If You Suffer From ‘The Witching Hour,’ You Can Thank Perimenopause

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I’ve never had trouble sleeping until I hit my 40s. In fact, my roommate in college used to have to shake me awake when we had a fire drill in the middle of the night because I was such a heavy sleeper, the loud buzzing wouldn’t even make me toss or turn.

Not only that, I’ve always needed lots of sleep. My baby book clearly states (in my mother’s writing) I slept eight hours straight my first night home from the hospital.

In high school, I never craved staying up late like my three teenagers do. I’d be falling asleep on the sofa around eight o’clock every night then put myself to bed when I woke up.

Even after having babies and knowing full well one of them was going to wake me up at any moment to eat, need a drink, or if they’d had a bad dream, I had no problem falling asleep.

However, my early forties took away my ability to fall asleep hard and fast. I was so tired all damn day and my mind would start racing at night.

I’ve tried it all — melatonin (which gave me nightmares), sleeping pills, calming apps, and most recently a combination of two magnesium vitamins and lavender essential oil (which seems to be working the best).

Something new has popped up in my sleep schedule this past year though: the witching hour. Otherwise known as waking up in the middle of the night and not being able to fall back asleep, or waking up several more times.

I used to think it was because I was getting up to use the bathroom, then checking my phone to see what time it was. This was something I’d always done with zero problems of falling back asleep, but it was the only thing I could think of.

So, I kept my phone downstairs. It kept happening.

I tried really hard not to drink anything after 6:30 p.m. thinking that if my body didn’t have to go pee at 1:15 a.m. every morning, maybe then I could fall asleep.

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That wasn’t it either. I’ve still been waking up at the same time without being able to fall back into a deep sleep.

If you are struggling with this too, you know how brutal it is. I’m tired during the day, I feel irritated, and everything just feels off.

Scary Mommy talked with, Dr. Beyerlein, founder Pacific Women’s Center, via email. Dr. Beyerlein is a leading physician, researcher, and teacher in the fields of Obstetrics and Gynecology where menopause research and treatment is his specialty.

Dr. Beyerlein says one of the causes of waking up at night are night sweats due to hormonal shifts. It’s also important to note that this time in your life (the ages between 40 and 50) can have an effect on your mental health.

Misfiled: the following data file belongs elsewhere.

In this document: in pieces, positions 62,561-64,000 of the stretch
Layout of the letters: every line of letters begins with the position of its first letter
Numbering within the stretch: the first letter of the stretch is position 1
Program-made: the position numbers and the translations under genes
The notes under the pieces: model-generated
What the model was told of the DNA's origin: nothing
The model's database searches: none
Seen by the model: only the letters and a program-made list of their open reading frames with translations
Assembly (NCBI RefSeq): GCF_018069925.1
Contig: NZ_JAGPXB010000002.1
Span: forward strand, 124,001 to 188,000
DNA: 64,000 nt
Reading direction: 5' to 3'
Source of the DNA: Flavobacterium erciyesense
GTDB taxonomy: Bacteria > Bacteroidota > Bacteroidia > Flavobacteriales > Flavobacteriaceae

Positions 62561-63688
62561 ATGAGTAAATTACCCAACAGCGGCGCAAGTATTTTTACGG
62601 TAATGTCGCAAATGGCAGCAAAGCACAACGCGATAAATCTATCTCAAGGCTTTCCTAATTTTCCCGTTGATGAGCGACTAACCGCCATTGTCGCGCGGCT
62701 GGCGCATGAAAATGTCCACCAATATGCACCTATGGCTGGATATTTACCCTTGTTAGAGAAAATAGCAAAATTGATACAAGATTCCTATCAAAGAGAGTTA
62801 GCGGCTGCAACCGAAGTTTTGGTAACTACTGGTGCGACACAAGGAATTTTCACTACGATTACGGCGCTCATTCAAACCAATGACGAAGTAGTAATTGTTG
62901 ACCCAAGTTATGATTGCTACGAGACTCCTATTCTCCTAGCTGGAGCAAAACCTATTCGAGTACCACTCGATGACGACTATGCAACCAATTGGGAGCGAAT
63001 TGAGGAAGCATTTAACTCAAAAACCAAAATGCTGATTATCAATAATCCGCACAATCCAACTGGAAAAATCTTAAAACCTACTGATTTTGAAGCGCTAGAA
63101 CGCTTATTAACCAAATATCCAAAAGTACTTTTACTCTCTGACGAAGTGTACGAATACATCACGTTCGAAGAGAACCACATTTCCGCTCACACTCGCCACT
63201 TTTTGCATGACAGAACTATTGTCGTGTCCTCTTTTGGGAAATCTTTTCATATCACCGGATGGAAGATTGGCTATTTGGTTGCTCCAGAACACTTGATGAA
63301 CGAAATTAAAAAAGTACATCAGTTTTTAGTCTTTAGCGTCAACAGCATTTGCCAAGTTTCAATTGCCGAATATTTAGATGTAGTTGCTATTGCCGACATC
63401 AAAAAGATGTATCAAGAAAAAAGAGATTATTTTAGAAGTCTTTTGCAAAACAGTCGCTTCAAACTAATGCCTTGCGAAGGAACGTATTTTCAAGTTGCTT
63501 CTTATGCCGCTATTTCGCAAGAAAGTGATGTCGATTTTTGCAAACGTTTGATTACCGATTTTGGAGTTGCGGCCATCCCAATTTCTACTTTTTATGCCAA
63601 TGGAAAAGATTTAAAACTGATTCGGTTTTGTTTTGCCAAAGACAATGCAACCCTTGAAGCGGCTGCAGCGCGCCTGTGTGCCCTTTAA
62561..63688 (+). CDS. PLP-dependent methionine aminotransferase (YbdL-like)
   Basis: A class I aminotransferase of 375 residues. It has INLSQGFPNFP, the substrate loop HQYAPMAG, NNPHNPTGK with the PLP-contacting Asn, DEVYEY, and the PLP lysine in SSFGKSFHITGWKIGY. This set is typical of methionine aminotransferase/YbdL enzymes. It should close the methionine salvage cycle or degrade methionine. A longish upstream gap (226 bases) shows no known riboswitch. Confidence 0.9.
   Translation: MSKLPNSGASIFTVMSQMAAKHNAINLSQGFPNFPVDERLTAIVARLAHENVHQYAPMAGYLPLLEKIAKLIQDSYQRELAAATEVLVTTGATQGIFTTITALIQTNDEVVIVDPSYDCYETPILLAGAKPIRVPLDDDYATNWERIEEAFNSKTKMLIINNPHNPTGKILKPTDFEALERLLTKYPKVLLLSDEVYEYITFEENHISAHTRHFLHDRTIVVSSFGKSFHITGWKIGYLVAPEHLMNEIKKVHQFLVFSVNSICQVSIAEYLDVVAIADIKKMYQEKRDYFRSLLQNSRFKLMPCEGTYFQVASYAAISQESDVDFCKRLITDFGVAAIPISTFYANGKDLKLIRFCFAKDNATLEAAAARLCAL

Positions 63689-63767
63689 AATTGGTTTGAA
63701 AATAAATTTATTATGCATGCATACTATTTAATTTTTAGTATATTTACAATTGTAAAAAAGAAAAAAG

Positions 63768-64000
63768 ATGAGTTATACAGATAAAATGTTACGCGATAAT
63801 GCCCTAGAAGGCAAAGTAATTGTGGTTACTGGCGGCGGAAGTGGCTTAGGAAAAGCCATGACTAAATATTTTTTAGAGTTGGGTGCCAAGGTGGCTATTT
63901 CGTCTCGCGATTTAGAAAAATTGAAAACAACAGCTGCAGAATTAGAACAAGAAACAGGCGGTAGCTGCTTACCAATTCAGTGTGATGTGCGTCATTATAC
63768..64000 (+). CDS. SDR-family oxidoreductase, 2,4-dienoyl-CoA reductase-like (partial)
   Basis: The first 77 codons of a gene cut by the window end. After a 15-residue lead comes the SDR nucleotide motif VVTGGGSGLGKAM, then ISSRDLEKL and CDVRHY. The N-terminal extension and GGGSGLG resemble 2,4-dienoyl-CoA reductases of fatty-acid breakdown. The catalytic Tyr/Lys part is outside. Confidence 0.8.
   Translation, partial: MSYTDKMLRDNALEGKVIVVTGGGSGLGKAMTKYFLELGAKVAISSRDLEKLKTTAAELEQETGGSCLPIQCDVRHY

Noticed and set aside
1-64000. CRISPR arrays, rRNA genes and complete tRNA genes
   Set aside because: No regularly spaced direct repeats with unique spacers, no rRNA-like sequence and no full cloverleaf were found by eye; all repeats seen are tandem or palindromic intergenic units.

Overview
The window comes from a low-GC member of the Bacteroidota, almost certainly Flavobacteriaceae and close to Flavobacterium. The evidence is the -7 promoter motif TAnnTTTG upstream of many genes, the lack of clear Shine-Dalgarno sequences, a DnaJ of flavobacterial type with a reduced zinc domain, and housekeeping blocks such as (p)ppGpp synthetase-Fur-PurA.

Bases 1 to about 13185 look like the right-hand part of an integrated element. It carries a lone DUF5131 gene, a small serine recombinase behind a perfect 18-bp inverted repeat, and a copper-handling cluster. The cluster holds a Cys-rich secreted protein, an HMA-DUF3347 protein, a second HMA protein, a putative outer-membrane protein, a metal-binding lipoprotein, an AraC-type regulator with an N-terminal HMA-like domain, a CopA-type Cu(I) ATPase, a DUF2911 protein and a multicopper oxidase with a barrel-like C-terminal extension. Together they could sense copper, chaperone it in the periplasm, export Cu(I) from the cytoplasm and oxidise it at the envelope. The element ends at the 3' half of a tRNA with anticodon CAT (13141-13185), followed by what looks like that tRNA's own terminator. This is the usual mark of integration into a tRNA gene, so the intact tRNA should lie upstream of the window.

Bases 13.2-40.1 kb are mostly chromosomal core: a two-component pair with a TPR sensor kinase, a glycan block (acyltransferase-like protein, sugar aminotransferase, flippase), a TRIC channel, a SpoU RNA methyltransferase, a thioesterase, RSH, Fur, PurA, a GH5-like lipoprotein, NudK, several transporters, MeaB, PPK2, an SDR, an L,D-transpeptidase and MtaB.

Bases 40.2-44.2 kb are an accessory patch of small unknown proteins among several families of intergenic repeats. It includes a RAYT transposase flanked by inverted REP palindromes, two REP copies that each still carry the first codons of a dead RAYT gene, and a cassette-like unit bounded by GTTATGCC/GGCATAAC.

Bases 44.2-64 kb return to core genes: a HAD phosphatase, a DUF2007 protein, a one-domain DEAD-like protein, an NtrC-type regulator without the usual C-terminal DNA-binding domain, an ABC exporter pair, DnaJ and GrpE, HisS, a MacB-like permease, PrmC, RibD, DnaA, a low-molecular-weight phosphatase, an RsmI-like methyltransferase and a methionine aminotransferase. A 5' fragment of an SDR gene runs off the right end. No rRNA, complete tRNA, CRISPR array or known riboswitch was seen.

Dr. Beyerlein says, “Attention is needed to address the new increase in anxiety and depression noted in the perimenopausal years. Which also leads to a decrease in sleep.”

Many of my friends I talk to who are around my age say they feel like this is a huge reason why their minds aren’t able to settle if they wake up at night. Sure, hormones play a role but it’s also a time in our lives when our kids are growing up, we are wondering what the next phase of our life will be, and it can leave a lot of us feeling unsettled.

I can honestly say there isn’t a woman I know who is in her 40s who isn’t struggling with sleep in some way. So, what can we do about it? I know I want some answers since sleep is so precious to our well being.

Dr. Beyerlein says there are ongoing trials assessing the treatment of hot flashes with new non-hormonal medications, and cognitive behavioral therapy, which can help. “However, you have to consider many things for treating the symptoms such as symptoms, medical history, and personal desire.”

We also talked with Dr. Alyssa Dweck, MS, MD, FACOG, and Chief Medical Officer at Bonafide, who shared some great tips you can start doing today. First, make sure your room is a comfortable sleeping temperature. “A cool, ambient room, moisture wicking sleep clothes, a comfy mattress and no screen time just before bed can help wonders,” she says adding, “Moderating fluid intake before bed may also help.”

I invested in some bamboo sheets last summer and it was an excellent investment and has helped me stay comfortable. Turning down the heat in my room in the winter time also helped. My partner wasn’t so crazy about that but they can always bundle up with more blankets and stay warm while sleeping through the night. The person who is suffering from sleep loss should address their needs.

Another tip from Dr. Dweck is to have a diet naturally low on the glycemic index such as the Mediterranean diet. “Limiting carbs, processed food and sugar allows for steady glucose and insulin levels and may diminish hot flashes as a result,” she says.

While I don’t follow any certain kind of diet because I don’t like to be restricted, I try to limit the processed sugar and flour — though I do have it a few times a week because I love it. However, I do notice I don’t sleep as well when I do indulge in brownies, cake, or a big Mexican feast. I wake up even more and I’m definitely hot and uncomfortable, even on a cold winter night.

If you are waking at night, tossing and turning, it isn’t fun — I know. Hopefully some of these things will help you have a more rested night but if not, call your gynecologist and talk about your options.

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